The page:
The California tech giant picked the favored Friday US West Coast afternoon “news dump” slot to admit at least some of its billions of Arm-compatible Snapdragon system-on-chips and newly released Centriq server-grade processors are subject to the Meltdown and/or Spectre data-theft bugs.
“Qualcomm Technologies, Inc is aware of the security research on industry-wide processor vulnerabilities that have been reported,” a spokesperson for Qualcomm told The Register on Friday.
“Providing technologies that support robust security and privacy is a priority for Qualcomm, and as such, we have been working with Arm and others to assess impact and develop mitigations for our customers.”
The spokesperson continued:
We are actively incorporating and deploying mitigations against the vulnerabilities for our impacted products, and we continue to work to strengthen them as possible. We are in the process of deploying these mitigations to our customers and encourage people to update their devices when patches become available.
Qualcomm declined to comment further on precisely which of the three CVE-listed vulnerabilities its chips were subject to, or give any details on which of its CPU models may be vulnerable. The paper describing the Spectre data-snooping attacks mentions that Qualcomm’s CPUs are affected, while the Meltdown paper doesn’t conclude either way.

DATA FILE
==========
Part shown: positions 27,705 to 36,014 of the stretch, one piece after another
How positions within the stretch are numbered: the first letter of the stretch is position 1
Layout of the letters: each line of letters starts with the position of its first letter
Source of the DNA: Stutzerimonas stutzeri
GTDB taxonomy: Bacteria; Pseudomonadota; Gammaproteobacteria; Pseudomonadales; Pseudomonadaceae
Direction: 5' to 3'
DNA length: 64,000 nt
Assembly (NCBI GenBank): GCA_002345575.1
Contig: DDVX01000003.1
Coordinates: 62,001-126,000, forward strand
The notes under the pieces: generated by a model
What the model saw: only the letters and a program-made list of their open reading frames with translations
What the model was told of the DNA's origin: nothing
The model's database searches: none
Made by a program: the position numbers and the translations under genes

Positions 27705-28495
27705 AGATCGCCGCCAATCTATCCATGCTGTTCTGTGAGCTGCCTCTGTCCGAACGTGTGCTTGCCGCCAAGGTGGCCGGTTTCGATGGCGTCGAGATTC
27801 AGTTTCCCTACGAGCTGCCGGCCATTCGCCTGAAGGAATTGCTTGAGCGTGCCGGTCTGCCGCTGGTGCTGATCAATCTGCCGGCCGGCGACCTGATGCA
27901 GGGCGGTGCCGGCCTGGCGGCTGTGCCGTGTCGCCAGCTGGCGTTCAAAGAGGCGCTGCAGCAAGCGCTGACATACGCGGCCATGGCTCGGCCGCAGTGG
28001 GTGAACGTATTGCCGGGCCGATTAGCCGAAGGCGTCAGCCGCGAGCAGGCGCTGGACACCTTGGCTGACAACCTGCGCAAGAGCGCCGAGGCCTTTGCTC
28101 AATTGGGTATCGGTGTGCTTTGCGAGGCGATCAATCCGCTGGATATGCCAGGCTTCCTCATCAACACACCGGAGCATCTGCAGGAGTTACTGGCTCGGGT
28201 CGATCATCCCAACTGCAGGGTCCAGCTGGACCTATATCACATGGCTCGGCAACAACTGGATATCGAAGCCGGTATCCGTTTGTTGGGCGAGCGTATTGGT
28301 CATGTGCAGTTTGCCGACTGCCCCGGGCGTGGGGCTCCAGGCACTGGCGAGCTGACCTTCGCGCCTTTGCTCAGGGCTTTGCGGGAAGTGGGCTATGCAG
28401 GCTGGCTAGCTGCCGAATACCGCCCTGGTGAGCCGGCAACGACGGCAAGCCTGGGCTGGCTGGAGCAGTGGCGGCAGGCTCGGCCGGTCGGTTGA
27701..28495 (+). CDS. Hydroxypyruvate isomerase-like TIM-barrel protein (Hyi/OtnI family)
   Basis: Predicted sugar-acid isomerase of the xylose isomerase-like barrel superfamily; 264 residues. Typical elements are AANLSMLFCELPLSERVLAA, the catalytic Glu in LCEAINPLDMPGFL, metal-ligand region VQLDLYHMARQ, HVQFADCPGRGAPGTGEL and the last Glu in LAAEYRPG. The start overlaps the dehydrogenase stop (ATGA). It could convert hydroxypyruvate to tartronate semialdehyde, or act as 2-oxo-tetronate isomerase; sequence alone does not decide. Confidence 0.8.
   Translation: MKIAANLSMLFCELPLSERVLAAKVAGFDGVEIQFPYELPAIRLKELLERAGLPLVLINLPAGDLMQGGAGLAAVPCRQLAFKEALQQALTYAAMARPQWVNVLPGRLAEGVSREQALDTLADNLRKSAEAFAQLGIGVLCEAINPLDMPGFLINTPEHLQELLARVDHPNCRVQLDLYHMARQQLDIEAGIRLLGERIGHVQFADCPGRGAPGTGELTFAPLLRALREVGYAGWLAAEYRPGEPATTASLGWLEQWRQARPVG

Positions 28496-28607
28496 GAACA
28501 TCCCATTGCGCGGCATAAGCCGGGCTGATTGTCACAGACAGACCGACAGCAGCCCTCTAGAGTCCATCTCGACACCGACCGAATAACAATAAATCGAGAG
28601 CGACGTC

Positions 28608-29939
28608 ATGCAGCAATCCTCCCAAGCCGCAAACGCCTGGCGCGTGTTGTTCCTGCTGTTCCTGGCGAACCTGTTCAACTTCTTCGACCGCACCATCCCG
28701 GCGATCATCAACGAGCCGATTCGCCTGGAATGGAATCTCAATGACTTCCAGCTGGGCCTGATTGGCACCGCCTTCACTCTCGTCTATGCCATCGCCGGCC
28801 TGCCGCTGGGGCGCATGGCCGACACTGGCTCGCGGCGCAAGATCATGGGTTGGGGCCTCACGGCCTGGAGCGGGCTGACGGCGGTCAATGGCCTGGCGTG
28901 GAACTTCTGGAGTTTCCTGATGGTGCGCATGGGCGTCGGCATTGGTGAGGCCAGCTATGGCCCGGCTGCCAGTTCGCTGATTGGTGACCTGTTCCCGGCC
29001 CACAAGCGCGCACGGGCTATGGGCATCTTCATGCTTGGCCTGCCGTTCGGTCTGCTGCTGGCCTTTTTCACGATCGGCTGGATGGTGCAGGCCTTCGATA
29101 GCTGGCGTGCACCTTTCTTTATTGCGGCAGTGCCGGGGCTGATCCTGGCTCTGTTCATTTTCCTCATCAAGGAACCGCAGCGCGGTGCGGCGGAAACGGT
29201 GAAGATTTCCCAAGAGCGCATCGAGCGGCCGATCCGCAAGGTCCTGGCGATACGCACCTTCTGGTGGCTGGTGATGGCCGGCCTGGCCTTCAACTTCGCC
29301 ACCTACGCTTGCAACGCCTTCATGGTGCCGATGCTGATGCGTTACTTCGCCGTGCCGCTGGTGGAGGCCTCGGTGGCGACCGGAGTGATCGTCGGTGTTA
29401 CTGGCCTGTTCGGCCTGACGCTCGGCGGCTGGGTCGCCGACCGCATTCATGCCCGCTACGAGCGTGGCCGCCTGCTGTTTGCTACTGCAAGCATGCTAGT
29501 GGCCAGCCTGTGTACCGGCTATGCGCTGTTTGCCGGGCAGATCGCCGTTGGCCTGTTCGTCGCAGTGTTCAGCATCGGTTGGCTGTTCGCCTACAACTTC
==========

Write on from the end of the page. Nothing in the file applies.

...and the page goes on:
Qualcomm uses a mix of customized off-the-shelf Arm cores and its homegrown Arm-compatible CPUs in its products, which drive tons of Android-based smartphones, tablets, and other devices. A selection of Arm Cortex-A and Cortex-R CPU core designs are vulnerable to the CVE-2017-5753 and CVE-2017-5715 Spectre vulnerabilities, but only one – the Cortex-A75 – is also vulnerable to the easily exploitable CVE-2017-5754 Meltdown flaw. The A75 is not in any shipping product at the moment.
Qualcomm will use that A75 core for its Snapdragon 845, while other Snapdragon lines list the A53 and A72, which are only vulnerable to the two Spectre variants. As we said, Qualcomm uses a mix of custom and off-the-shelf cores; they are probably affected by Spectre, and maybe Meltdown. Qualy won’t clarify either way.
Apple, which too bases its iOS A-series processors on Arm’s instruction set, said earlier this week that its mobile CPUs were vulnerable to Spectre and Meltdown – patches are available or incoming for iOS. The iGiant’s Intel-based Macs also need the latest macOS, version 10.13.2 or greater, to kill off Meltdown attacks. Spectre also needs to be patched in macOS at some point.